Early EEHV-1B Detection and Successful Treatment of EEHV-HD in an Asian Elephant Calf (Elephas maximus)
2018 Joint EAZWV/AAZV/Leibniz-IZW Conference
Nathalie Wissink-Argilaga1*, LicVet, DZooMed, MRCVS; Fieke Molenaar2, DVM, MSc, DZooMed, MRCVS; Akbar Dastjerdi3, DVM, MSc, PhD
1Woburn Safari Park, Woburn, UK; 2ZSL Whipsnade Zoo, Dunstable, UK; 3Virology Department, APHA-Weybridge, Addlestone, UK


In November 2017, a three-year-old Asian elephant (Elephas maximus) at Woburn Safari Park, UK, tested positive for EEHV-1B DNAemia on a routine weekly blood sample without clinical signs. Hematological changes included a marked leucopenia, with lymphopenia and marked monocytopenia, and thrombocytopenia. Persistently high EEHV DNAemia and further reduction in white blood cells and platelets were noted on Day 3. Despite the lack of clinical signs, treatment under standing sedation was initiated, consisting of twice-daily intravenous ganciclovira (5 mg/kg), fluids (0.9% NaCl, 2 ml/kg), and elephant plasma (300–500 ml per session), and rectal fluid therapy (warm tap water via hosepipe, 10–20 ml/kg). Viral loads decreased within 48 hours of treatment and hematological parameters improved gradually from Day 6. On Day 9, the calf developed mild clinical signs including petechiae on the tongue and vulva, followed by mild submandibular and limb oedema. Dexamethasoneb (0.05 mg/kg IM) was administered for two days following initial clinical presentation, leading to a gradual improvement in clinical signs, with consecutive marked increase of circulating monocytes and reduction of lymphocytes. Clinical signs resolved by Day 12 and IV antivirals ceased on Day 15. Rectal acyclovirc (15 mg/kg q 12h) and fluids continued until Day 17. EEHV PCR was negative from Day 23. Weekly blood screening and in-house hematology continued, showing two subsequent subclinical episodes that did not require treatment three and five weeks later.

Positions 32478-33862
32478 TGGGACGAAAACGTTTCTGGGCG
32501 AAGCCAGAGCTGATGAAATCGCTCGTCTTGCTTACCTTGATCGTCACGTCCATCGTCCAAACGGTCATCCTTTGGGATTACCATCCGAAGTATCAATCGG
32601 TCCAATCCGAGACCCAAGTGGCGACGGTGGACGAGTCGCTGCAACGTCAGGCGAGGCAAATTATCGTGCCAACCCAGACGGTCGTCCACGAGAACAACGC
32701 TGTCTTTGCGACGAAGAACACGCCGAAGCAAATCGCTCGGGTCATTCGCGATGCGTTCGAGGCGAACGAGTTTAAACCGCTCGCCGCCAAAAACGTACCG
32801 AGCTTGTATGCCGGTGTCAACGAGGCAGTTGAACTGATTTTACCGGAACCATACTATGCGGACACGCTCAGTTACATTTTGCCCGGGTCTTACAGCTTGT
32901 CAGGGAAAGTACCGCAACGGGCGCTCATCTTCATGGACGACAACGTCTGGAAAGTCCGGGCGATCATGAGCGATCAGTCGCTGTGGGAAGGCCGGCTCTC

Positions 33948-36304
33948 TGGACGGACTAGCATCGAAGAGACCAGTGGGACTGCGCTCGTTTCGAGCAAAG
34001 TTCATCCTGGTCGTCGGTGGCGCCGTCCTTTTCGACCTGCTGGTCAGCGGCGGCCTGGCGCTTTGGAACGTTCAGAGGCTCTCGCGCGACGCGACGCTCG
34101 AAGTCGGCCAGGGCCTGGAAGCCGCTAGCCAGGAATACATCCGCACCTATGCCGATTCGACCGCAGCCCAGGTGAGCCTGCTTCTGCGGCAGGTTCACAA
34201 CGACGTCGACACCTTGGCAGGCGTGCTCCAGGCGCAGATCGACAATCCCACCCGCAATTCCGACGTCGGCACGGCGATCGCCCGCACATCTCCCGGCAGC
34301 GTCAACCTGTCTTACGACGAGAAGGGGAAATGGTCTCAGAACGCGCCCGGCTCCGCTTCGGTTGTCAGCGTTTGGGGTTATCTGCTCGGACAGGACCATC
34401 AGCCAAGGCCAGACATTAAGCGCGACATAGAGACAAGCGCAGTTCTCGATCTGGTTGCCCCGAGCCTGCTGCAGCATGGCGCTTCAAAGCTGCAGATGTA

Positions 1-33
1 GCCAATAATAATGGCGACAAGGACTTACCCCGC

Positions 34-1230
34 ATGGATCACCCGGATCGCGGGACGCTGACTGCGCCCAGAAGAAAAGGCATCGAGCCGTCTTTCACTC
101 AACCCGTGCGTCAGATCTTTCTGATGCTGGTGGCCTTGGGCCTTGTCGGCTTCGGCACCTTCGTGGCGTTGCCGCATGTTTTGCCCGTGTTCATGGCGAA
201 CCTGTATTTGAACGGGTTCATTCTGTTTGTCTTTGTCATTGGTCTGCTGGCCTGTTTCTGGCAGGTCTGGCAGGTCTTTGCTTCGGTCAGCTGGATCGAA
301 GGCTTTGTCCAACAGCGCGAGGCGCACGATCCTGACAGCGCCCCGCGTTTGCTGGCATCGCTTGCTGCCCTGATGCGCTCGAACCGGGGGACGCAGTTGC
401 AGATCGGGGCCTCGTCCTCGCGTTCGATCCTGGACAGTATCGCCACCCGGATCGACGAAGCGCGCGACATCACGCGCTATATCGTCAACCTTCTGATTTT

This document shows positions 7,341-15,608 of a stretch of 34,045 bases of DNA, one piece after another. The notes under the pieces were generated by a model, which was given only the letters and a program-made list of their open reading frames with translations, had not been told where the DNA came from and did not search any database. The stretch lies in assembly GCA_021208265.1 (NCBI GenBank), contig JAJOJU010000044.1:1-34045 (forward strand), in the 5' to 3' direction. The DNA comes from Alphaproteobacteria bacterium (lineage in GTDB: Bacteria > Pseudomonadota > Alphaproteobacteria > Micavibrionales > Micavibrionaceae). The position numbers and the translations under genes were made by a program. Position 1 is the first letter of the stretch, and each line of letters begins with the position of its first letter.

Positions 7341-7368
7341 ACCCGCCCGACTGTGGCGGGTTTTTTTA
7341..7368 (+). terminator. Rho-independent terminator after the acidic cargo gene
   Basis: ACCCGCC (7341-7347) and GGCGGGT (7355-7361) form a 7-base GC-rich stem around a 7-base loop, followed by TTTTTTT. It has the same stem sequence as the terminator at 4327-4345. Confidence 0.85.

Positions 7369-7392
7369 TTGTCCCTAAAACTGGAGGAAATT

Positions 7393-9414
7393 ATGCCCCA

This case highlights the value of easily accessible, in-house hematologic analysis in the decision making of clinical and subclinical cases, discusses the potential role of the immune system in the development of clinical signs and the efficacy of corticosteroids in aiding treatment.


a. Cymeven® 500 mg, Roche Products Ltd, Welwyn Garden City, AL7 1TW, UK
b. Dexadreson® 2 mg/ml, MSD Animal Health, Milton Keynes, MK7 7AJ, UK
c. Acyclovir 800 mg tablets, Ranbaxy Ltd, London, W4 5YE, UK


The authors would like to thank the Woburn Safari Park elephant care team under Darren Fellowes, and colleagues at the Scott Veterinary Clinic, Bedford, for their hard work and commitment shown during the treatment of Tarli, with particular mention of Emily Relph VCA who performed all on-the-day in-house hematology and the virology team at APHA Weybridge who ran the EEHV PCR.


Speaker Information
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Nathalie Wissink-Argilaga, LicVet, DZooMed, MRCVS
Woburn Safari Park
Woburn, UK

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